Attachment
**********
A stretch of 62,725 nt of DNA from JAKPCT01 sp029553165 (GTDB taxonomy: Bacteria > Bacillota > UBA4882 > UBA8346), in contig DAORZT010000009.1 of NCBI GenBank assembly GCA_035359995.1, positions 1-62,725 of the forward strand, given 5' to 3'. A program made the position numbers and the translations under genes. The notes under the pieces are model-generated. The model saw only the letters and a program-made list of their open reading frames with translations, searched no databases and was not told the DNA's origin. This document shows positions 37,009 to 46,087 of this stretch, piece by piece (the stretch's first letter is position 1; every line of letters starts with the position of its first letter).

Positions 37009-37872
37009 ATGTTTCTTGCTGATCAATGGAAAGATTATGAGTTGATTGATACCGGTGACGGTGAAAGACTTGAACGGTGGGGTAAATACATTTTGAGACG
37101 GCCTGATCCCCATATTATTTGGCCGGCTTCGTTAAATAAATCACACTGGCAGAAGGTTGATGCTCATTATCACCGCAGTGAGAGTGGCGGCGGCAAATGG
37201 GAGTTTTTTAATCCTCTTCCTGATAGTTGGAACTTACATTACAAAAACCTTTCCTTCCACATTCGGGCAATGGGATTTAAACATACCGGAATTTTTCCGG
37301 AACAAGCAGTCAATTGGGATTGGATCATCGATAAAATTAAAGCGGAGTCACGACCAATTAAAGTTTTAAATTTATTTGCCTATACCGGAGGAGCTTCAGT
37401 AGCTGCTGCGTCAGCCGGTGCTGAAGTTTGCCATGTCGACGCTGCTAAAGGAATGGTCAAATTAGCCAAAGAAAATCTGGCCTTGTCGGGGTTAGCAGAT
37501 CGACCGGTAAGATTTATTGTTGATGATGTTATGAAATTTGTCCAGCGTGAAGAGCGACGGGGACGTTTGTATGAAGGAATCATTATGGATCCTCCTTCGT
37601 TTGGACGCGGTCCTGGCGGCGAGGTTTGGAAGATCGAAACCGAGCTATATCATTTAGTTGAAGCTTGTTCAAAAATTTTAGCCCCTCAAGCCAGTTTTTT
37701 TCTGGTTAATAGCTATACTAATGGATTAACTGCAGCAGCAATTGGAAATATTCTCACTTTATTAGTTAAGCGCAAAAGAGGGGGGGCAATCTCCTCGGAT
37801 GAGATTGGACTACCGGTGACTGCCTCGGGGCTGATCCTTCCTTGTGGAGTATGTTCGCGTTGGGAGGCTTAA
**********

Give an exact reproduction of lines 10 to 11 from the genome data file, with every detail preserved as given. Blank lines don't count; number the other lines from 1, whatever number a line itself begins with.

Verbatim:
37701 TCTGGTTAATAGCTATACTAATGGATTAACTGCAGCAGCAATTGGAAATATTCTCACTTTATTAGTTAAGCGCAAAAGAGGGGGGGCAATCTCCTCGGAT
37801 GAGATTGGACTACCGGTGACTGCCTCGGGGCTGATCCTTCCTTGTGGAGTATGTTCGCGTTGGGAGGCTTAA